USDA meteorologist on the impact of La Niña

La Niña is here and its arrival could impact weather around the globe. USDA meteorologist Brad Rippey explains what the weather event could mean for U.S. crops.

According to Rippey, one thing that we have been seeing across the United States is an increase in drought coverage. He says we had only about one-tenth of the country in drought as recently as February and we have seen a sharp increase in drought coverage throughout the country.

“We are on a record setting pace in terms of the number of named storms and we see no signs of that abating,” he said. “There’s just a literal storm train of waves coming off the African coast; not all of them develop into named tropical storms or hurricanes, but enough of them continue to do so that we remain on this record setting pace.”

The weather that La Niña brings will also have an effect on the West Coast, which is still dealing with wildfires.

“What you expect to see during La Niña is that with the stronger northern jet stream we get even more precipitation than usual, often times starting in October or November,” Rippey said.

However, depending on where the rainfall occurs may help or hinder fighting the wildfires.

“So, it’s a huge concern for the Southern Great Basin, for southern California, and the southwest if these generally warm and dry conditions could persist deep into the autumn or even the winter months, and that would lead to further drought intensification, as well as keeping the wildfire season open longer than normal,” Rippey said.

Agriculture Shows
From soil to harvest. Top Crop is an all-new series about four of the best farmers in the world—Dan Luepkes, of Oregan, Illinois; Cory Atley, of Cedarville, Ohio; Shelby Fite, of Jackson Center, Ohio; Russell Hedrick, of Hickory, North Carolina—reveals what it takes for them to make a profitable crop. It all starts with good soil, patience, and a strong planter setup.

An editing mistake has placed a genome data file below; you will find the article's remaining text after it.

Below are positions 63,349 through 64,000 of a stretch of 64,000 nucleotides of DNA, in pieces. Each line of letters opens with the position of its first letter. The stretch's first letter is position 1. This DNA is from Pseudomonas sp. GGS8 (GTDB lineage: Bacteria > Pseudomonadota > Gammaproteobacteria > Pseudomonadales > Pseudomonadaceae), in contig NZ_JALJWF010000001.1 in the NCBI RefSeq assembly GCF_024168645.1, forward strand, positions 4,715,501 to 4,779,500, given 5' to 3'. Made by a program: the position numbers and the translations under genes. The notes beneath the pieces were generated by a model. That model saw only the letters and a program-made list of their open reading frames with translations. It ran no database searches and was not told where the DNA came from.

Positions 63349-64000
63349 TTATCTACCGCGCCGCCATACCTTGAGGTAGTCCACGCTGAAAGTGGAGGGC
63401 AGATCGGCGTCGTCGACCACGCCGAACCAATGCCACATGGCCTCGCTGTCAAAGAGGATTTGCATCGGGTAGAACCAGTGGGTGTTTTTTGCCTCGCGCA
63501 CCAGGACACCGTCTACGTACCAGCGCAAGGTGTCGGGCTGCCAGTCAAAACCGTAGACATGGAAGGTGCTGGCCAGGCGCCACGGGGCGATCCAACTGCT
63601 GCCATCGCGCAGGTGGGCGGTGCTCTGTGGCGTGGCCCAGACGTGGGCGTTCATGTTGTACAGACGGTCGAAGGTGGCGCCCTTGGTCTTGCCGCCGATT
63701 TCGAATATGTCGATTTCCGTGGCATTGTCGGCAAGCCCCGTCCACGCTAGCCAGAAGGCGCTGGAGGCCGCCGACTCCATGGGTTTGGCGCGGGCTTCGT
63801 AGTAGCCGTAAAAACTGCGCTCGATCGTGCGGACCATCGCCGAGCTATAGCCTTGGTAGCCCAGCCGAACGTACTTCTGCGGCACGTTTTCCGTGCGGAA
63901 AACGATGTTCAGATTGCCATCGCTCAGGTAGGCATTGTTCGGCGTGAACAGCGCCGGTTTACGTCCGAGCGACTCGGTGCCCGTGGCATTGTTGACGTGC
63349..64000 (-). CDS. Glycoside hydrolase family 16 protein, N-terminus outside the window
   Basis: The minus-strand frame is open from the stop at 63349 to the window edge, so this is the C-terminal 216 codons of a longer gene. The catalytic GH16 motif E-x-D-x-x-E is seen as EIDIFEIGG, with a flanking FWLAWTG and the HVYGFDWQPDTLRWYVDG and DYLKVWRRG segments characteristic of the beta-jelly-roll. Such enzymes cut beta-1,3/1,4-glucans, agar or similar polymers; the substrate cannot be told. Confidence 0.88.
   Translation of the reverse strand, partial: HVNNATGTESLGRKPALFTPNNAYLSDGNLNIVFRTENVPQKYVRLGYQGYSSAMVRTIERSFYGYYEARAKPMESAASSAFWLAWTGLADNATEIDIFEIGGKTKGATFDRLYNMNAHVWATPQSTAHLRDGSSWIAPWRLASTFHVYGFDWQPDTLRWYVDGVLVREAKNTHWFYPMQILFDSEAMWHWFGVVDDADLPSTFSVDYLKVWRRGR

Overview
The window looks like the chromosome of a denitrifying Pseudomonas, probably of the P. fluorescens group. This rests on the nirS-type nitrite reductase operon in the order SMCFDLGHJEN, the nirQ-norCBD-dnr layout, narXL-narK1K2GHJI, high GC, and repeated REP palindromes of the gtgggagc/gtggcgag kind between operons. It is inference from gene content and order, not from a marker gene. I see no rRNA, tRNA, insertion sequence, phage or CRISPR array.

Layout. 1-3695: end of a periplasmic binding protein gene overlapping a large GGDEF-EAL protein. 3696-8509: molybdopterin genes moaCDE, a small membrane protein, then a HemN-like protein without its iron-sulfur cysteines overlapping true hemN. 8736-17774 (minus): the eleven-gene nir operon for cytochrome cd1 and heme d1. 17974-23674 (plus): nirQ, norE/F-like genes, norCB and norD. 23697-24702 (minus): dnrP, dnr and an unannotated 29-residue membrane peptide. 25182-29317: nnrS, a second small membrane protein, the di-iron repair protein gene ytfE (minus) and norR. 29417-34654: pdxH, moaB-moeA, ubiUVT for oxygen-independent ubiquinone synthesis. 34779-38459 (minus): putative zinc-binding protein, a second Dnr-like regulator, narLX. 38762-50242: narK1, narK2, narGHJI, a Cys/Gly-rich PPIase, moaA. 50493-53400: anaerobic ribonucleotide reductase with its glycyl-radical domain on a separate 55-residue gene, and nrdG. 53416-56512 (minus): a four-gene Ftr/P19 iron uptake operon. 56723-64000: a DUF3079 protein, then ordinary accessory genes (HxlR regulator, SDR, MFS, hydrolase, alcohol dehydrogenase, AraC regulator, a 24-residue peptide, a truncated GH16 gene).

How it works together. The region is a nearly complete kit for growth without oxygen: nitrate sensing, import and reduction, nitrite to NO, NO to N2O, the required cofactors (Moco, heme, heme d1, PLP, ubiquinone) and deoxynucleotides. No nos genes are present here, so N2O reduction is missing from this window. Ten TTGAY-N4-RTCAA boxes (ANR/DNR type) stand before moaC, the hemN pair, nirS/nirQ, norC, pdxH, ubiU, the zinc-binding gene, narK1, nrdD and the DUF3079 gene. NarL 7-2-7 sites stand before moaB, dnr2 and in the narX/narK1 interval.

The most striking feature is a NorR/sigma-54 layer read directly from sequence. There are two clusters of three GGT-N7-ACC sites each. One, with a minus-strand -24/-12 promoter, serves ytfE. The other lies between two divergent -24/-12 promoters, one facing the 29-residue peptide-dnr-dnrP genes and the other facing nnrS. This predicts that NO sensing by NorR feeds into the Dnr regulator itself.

Champions of Rural America is a half-hour dive into the legislative priorities for Rural America. Join us as we interview members of the Congressional Western Caucus to learn about efforts in Washington to preserve agriculture and tackles the most important topics in the ag industry on Champions of Rural America!
Farm Traveler is for people who want to connect with their food and those who grow it. Thanks to direct-to-consumer businesses, agritourism, and social media, it’s now easier than ever to learn how our food is made and support local farmers. Here on the Farm Traveler, we want to connect you with businesses offering direct-to-consumer products you can try at home, agritourism sites you can visit with your family, and exciting new technologies that are changing how your food is being grown.
Featuring members of Congress, federal and state officials, ag and food leaders, farmers, and roundtable panelists for debates and discussions.
Host Ben Bailey hops in the tractor cab, giving farmers 10 minutes to answer as many questions and grab as much cash as they can for their local FFA chapter.